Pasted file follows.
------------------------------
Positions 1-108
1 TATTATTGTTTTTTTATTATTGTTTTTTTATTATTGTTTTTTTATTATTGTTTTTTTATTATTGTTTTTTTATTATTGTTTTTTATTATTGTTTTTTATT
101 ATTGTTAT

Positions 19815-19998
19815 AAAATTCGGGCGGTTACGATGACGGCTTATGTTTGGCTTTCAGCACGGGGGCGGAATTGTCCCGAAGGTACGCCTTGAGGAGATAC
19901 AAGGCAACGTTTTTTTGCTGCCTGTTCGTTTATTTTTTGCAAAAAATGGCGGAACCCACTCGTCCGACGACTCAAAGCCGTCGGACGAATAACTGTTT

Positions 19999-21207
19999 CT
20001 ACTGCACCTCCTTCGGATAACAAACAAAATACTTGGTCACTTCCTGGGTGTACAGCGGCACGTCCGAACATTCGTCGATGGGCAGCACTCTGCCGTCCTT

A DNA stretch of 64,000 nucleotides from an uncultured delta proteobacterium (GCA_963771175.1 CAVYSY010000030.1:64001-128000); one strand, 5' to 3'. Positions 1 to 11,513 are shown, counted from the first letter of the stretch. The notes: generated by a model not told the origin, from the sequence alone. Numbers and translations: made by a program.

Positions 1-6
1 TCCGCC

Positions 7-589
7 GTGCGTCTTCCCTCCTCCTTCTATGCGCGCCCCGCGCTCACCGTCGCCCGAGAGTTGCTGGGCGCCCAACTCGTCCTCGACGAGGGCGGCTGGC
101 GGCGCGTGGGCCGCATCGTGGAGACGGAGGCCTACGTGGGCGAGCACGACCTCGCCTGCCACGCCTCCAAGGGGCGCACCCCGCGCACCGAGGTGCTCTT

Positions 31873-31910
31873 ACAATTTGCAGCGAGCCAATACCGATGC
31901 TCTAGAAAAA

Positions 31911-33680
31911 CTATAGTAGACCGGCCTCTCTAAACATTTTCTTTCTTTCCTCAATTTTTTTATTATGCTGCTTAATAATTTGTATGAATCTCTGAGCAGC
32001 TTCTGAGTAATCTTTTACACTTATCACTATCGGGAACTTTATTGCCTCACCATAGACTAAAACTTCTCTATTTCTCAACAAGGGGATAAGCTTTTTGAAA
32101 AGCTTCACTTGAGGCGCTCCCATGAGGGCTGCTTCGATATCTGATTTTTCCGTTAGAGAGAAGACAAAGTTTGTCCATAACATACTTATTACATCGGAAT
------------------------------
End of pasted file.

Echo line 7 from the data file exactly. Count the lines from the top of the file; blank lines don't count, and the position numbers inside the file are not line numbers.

Positions 19999-21207